Set two opened with a bright and full “Hollow Heart" and with a set break and a chance to revitalize behind them, the crowd was certainly ready for more. An energetic rendering of Pearl Jam’s “In Hiding” came in next and Billy emulated Vedder’s phrasings remarkably well. John Hartford’s “With a Vamp in the Middle" kept the party moving and with all the fiddle references in the tune, Hargreaves got a lot of spotlight time. As Hartford faded in the rearview, “Love and Regret” came up on the horizon. As Billy sang the first lyrics, the whole venue sang right along and reveled on queue when the “heartbroken, lonesome coyote howls” lyric arrived, baying in unison. The mid-section solo produced by Strings was deep, touching, and flowed like sweet wine. From single notes to fanning strums, his creativity fit neatly in the perfect frame of what his partners were putting up. As the tune drew to a close, he welcomed the audience to take over the lyrics as he fell silent and let the listeners lead the room.

Billy Failing | 1st Bank Center

Pausing for a drink and an opportunity to cheers the crowd, the band picked up the pace once again with the high stepping “Everything’s the Same”. “West Dakota Rose” was another great example that this group of gentlemen is a band of equals and although Billy’s name is the one hanging on the establishment, pieces like this offer the opportunity for these players to fully demonstrate their musicianship and no one is stepping on each other’s lines.

Checking in with the audience, Billy belted out, “Are we having any fun tonight, Denver?!?! We love playing out here. It almost feels like HOME!”, followed with a wide grin and a reciprocating ovation. With that, the vibration and rumble of “Home” brought an other-worldly feel to the set, touching on the psychedelic and unsettling.

Stopping again to share, Billy introduced the band and followed up with his personal feelings on the subsequent Doc Watson number:

We don’t play it much or anything, but it is such a beautiful song. I think it is on the Portrait album. This song has my favorite dobro solo in the world by Jerry Douglas on it. So later on when you all get home and you feel like finding the best dobro solo in the world, just listen to the Doc Watson Portrait album and look up the song “Leaving London”, find the dobro on that, and that will give you a little twinge in the end of your nipples….and I will stand on that flux!”

Billy Strings | Broomfield, Colorado

Following Watson’s “Leaving London”, Billy kicked up Carter Stanley’s “Think of What You’ve Done” next and changed the Virginia lyric to Colorado, the alteration met with the expected response as everyone cheered and dug in deeper. The instrumental “Running the Route” shifted and slinked through a multitude of attitudes, at times traditional, at others jazz. Regardless of the flavor, the whole thing was just plain tasty. Reaching the end, the band proved again their talent at seamless transition, dropping in from the Route right into “Running”. The change was downright perfect and seemed executed without a preceding context or anchor. Incredible!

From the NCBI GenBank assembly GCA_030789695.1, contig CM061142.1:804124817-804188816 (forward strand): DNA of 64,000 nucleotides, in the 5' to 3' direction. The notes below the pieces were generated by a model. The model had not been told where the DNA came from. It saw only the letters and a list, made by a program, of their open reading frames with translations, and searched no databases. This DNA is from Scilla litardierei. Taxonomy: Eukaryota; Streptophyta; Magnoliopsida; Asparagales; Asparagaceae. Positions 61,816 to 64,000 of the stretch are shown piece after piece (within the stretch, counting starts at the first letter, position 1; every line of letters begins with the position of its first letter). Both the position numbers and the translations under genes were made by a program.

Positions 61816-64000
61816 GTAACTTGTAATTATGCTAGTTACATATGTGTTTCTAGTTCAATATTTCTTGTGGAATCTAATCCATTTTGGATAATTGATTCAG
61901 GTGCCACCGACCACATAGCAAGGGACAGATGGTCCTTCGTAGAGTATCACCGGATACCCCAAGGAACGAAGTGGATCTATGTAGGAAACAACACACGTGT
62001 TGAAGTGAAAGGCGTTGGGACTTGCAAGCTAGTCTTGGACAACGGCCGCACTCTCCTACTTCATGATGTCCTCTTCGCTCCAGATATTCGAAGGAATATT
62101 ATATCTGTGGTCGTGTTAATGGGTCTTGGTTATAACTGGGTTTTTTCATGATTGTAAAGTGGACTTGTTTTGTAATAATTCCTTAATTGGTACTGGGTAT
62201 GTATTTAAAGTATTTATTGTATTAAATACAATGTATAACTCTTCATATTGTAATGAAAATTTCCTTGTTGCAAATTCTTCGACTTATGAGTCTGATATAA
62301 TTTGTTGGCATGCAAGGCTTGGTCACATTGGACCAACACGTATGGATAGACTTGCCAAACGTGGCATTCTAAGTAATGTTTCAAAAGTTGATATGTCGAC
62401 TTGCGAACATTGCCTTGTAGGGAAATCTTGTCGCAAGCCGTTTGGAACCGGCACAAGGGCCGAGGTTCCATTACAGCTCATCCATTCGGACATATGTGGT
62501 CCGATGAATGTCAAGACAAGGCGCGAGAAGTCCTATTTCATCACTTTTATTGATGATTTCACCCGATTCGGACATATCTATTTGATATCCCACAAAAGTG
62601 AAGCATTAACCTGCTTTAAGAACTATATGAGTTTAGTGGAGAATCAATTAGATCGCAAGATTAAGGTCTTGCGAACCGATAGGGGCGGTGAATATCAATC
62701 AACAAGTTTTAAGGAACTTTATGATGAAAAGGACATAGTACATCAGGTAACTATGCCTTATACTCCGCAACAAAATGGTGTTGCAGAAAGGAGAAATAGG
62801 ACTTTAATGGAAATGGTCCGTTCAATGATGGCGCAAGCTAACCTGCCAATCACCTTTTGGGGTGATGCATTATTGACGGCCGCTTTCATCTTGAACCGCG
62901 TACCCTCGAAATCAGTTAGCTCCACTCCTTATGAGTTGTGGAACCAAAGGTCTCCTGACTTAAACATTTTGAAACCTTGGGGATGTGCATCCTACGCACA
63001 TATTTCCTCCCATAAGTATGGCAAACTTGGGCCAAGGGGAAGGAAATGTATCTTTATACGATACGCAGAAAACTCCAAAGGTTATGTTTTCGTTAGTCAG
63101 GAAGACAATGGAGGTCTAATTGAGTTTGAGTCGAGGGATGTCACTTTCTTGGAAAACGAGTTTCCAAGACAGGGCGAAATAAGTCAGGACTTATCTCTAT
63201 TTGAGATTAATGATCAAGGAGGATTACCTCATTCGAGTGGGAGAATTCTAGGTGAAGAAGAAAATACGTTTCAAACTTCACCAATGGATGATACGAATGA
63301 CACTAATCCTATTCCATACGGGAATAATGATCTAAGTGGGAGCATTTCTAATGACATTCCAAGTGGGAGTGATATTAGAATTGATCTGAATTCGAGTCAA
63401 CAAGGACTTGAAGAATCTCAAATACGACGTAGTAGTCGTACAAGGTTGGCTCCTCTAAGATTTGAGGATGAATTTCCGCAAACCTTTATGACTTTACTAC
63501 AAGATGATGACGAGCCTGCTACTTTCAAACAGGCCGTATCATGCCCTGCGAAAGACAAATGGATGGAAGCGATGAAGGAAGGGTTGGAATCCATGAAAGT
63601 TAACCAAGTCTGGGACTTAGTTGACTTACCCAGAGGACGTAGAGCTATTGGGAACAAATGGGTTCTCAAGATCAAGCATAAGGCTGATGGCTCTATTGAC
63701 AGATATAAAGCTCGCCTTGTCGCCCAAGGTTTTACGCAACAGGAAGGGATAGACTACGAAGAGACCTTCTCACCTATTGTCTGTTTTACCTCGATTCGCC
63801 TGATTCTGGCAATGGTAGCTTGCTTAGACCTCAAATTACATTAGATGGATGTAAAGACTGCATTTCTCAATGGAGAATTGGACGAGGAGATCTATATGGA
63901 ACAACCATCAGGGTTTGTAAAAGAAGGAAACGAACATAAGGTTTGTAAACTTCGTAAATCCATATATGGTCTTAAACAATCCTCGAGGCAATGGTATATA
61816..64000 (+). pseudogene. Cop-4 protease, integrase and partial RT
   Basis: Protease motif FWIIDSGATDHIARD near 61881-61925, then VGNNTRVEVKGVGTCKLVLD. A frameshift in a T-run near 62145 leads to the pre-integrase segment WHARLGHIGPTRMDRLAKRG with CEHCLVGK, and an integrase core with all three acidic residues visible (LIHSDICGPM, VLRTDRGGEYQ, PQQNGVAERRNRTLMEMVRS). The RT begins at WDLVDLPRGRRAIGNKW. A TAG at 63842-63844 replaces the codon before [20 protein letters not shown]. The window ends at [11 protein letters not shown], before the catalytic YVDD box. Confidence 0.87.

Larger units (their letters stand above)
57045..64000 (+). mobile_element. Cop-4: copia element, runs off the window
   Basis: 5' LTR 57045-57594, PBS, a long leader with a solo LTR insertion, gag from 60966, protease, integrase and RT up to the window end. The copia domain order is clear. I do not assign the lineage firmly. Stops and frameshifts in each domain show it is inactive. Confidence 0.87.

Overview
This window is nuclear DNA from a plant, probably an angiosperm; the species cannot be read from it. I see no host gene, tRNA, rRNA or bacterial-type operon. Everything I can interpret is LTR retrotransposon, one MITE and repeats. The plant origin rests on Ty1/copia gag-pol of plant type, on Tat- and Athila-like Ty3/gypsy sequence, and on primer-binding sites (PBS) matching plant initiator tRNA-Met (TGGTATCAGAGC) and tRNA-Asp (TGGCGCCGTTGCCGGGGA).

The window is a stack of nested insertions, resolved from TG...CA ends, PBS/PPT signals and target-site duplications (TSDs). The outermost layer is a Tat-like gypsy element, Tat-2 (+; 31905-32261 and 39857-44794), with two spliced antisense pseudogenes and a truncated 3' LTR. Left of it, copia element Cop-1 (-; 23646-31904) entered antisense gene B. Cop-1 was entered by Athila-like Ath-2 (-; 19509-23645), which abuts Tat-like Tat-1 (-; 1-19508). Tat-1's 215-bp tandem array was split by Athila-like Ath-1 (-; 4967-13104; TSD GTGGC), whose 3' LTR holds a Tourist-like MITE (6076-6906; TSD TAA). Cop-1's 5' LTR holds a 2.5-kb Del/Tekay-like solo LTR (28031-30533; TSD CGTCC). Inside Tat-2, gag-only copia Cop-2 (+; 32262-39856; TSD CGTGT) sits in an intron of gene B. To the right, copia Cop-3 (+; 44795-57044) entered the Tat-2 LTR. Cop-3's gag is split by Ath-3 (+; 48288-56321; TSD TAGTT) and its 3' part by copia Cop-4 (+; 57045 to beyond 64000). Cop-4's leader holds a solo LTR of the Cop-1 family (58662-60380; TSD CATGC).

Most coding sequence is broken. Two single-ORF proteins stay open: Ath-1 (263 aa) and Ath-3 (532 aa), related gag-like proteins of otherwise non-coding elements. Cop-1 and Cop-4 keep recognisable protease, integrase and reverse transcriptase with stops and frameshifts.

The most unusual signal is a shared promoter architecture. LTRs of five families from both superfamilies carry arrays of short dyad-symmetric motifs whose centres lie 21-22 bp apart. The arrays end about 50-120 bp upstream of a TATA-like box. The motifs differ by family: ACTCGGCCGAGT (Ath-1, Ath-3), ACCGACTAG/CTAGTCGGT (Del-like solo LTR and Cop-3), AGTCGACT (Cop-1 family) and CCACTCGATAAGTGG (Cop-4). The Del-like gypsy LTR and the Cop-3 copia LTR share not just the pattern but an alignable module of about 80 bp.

Gordon Lightfoot’s “Whispers of the North” just continued the mastery of the night. After performing at break-neck speeds on the prior back-to-back tunes, the delivery on this cover just restated what so many have already figured out about the inexhaustible formative force that is this quartet. Laying it out with just as much verve as they did from the start and playing the Lightfoot tune for only the second time ever since last year, these artisans proved their caliber once again at their medium. The finish of the arrangement meandered and bobbed through accents and imagery, a variable wellspring of creation. The last minute lit the fuse for a slow burn that climbed to the big finish of “Meet at the Creek”. Timing out at over twelve minutes of ecstasy and energy, this one brought the house down. The barn burner got everyone stomping at the foot and chomping at the bit as the band and fans were back off to the races. The middle peaked at dizzying heights, transformed into a straight rocker, pulled out all the stops, and just when you thought it was over, it just kept lifting the room higher. Drenched in sweat and joy, when the room finally came to a stop, nothing but smiles were found in any direction one looked. The band paused in the wake and took a moment to witness the emotion they had bestowed.

Jarrod Walker | 1st Bank Center

The encore took it back to the traditional, closing out the night with the instrumental “Sally Goodin”, which eventually fed into the Johnny Horton cover of “Ole Slew Foot”. With eight minutes of final fun, the crowd called out for more until the house lights came on and with sweet glee on their faces, they made their way into the February night.

From the sparkle in their eyes to the cadence in their tone, this band demonstrates appreciation to the Nth degree. Their talent has shown no bounds and their presence is a blend of professionalism and awe by where they are. On and off stage, they present as brothers and watching them exchange, it is apparent that the connection is more than skin deep. It seems that the love of music is first and foremost with a love for those who turn out nightly to take in their acoustic acrobatics a close second and it is likely the combination of the two that holds the key to their success. Admittedly, this was my first experience with the whole of The Billy Strings Band and from fan to performance, I was impressed through and through. There is palpable energy and positivity that is surrounding this creative machine and at many turns, the outlook is towards longevity. From keeping ticket prices reasonable and accessible alongside a merchandise practice model that keeps the end user in mind, the whole of the experience leading up to the main event breathes with life. Once inside, the relative newness of the experience keeps everyone engaged, regardless of age or number of shows attended. There are no jaded vets, only people enjoying people watching people getting their faces melted and loving every minute of it.